So which tale of automotive success is your favorite? While the GTI shown above is interesting and is credited with creating the new hot hatch segment, it’s not my pick today.

(Read More…)

By on January 11, 2017

Ford Bronco

Sometimes, we’ll reach into the past and find a model that pegs our Ace of Base meter. Not all base vehicles from the pages of history were appalling dumpster fires of mediocrity. Most were, but not all. Here’s a good example.

During Ford’s Monday morning press conference at NAIAS in Detroit, it was finally confirmed that the Bronco nameplate will be returning in 2020. This news made our Managing Ed giddy with delight, enamored as he is with all things Bronco, and seemed to be a fitting announcement for what will likely be the last automotive product announcement in Joe Louis Arena (which is scheduled for demolition later this year).

Dispensing with fripperies like information on drivetrains, styling, and actual details, Ford left a lot to the imagination of Bronco fans. My mind immediately wandered to the fifth-generation Bronco, which bucked its way off dealer lots from the 1992 to 1996 model years.

(Read More…)

By on December 19, 2016

1996 BMW 328i E36 in California junkyard, front view - ©2016 Murilee Martin - The Truth About Cars

Internet Car Experts have spent the last decade explaining to the rest of us how every example of the BMW E30 3 Series, no matter how decrepit, is worth at least a couple of grand. This claim is even more ridiculous than most of the bad information with which ICEs clog comments sections and forum threads, and I still see plenty of solid-looking E30s at U-Wrench-It-type wrecking yards.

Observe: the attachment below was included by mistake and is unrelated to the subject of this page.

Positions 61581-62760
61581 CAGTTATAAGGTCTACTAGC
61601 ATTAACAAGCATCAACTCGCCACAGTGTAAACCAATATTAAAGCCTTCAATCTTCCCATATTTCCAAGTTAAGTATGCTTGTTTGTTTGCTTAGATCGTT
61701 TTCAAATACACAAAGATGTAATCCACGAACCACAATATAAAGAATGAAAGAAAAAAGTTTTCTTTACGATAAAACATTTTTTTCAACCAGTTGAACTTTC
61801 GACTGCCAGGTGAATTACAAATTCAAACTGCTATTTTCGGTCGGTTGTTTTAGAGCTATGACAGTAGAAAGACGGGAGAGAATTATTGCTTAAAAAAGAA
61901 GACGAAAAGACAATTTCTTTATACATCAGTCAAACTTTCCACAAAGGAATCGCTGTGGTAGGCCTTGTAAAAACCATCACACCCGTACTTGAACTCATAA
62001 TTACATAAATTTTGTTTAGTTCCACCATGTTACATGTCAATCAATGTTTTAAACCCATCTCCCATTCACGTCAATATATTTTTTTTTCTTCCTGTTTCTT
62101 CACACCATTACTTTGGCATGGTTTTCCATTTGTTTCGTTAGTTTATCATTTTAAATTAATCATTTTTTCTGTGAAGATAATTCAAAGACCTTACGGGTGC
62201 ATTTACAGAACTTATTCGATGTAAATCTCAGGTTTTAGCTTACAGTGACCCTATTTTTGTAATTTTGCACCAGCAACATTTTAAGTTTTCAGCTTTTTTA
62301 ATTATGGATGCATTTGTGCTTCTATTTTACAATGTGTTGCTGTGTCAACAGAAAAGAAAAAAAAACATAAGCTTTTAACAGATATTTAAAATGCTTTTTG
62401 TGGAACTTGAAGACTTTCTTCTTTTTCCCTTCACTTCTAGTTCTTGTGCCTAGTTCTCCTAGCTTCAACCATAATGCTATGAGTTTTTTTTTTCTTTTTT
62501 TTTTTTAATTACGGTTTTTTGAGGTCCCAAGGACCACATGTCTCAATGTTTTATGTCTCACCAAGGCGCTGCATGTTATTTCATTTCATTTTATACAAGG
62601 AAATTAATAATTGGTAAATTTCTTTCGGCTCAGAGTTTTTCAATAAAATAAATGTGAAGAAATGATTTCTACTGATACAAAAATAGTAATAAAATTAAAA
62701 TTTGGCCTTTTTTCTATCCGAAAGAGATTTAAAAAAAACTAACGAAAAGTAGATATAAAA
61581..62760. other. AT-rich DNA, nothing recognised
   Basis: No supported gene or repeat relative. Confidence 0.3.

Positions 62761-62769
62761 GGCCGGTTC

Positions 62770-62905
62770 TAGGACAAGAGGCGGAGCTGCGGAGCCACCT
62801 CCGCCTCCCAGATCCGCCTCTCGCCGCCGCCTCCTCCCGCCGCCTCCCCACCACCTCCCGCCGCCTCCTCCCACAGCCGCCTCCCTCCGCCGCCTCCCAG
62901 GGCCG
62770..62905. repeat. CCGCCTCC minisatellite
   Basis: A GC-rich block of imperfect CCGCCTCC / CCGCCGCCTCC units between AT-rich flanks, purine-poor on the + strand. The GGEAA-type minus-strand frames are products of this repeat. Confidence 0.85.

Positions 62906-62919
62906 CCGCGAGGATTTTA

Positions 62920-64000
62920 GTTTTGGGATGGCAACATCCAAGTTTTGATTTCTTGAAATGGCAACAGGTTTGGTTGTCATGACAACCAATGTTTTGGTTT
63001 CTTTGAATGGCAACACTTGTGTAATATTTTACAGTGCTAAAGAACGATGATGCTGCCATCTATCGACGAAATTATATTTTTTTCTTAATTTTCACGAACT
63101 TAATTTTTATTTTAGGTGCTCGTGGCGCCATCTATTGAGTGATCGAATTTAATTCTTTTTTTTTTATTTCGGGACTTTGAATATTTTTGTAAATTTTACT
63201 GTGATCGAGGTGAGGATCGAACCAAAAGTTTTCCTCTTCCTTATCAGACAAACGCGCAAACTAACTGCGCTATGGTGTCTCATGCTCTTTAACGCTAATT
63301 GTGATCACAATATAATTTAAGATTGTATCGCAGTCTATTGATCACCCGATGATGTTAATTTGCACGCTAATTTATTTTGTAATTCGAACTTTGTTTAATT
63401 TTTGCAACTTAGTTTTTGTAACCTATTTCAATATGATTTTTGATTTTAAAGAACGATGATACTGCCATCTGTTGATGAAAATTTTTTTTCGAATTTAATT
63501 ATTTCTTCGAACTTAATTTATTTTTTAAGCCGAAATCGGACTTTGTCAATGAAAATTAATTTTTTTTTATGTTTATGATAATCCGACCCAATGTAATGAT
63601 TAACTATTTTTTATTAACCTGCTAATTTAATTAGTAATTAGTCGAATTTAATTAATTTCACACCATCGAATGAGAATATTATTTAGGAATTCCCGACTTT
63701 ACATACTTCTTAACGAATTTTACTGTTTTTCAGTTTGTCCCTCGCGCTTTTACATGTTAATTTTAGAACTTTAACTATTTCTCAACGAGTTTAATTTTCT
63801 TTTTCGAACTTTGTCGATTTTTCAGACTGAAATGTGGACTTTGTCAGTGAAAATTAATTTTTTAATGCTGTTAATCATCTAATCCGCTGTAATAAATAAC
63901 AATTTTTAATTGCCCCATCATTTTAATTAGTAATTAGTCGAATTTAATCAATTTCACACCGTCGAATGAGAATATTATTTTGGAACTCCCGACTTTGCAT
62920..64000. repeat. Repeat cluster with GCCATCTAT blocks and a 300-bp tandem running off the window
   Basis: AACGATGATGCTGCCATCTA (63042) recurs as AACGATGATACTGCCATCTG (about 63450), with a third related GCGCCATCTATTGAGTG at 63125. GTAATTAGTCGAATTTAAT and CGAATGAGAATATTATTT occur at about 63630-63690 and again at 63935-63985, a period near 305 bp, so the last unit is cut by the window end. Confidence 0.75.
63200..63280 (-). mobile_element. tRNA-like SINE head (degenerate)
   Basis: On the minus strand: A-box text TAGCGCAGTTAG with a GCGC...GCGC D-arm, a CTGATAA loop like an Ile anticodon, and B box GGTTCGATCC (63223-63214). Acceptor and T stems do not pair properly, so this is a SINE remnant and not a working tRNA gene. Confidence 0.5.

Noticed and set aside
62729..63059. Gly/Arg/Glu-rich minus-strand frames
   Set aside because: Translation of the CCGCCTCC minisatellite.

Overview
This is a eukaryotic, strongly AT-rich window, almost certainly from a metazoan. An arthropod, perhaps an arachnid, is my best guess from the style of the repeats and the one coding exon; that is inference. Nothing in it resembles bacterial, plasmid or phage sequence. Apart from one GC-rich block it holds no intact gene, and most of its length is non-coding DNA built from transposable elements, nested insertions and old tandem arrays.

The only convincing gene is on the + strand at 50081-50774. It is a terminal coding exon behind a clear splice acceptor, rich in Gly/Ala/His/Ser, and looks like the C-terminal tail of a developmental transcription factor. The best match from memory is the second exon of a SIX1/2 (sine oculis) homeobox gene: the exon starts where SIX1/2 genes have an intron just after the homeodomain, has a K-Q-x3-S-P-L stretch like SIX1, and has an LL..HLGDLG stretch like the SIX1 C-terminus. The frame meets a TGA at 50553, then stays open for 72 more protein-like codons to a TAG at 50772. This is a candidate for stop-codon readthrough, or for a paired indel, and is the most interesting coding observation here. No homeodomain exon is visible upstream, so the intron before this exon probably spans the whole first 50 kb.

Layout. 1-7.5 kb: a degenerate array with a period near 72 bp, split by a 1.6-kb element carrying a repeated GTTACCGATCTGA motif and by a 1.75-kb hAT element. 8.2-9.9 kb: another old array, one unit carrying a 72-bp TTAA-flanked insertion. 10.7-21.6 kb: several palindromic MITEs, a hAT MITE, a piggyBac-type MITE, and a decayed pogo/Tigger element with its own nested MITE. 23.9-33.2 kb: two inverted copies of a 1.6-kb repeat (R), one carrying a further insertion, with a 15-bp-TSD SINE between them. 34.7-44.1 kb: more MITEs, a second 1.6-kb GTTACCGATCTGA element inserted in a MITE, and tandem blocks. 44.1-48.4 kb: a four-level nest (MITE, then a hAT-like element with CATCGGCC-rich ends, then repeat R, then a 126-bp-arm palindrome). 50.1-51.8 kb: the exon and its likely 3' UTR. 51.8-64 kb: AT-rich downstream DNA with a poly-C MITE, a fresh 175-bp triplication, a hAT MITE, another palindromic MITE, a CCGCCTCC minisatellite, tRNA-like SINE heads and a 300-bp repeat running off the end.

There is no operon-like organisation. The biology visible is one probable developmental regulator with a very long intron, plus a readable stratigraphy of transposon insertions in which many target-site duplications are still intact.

However, the quantity of discarded E30s has declined a bit in the last few years (from a half-dozen per big California yard to two or three), and the E36 has become the reigning King of the Junkyard 3 Series.

Here’s one of six E36s that I spotted at a San Francisco Bay Area self-serve yard a few weeks ago. (Read More…)

By on October 17, 2016

1994 Volkswagen Passat GLX in Colorado Junkyard, LH front view - ©2016 Murilee Martin - The Truth About Cars

There was a time when many American buyers of family sedans — particularly European family sedans — ordered their cars with manual transmissions and didn’t think such a choice was a big deal or weird in any way.

Those days are gone, forever, but a trip to your local U-Wrench-It yard is likely to turn up something like this 22-year-old B4 Passat, complete with VR6 engine and five-speed manual transmission. We’ve had trucks for our last four Junkyard Finds, so it’s time for a car! (Read More…)

By on September 26, 2016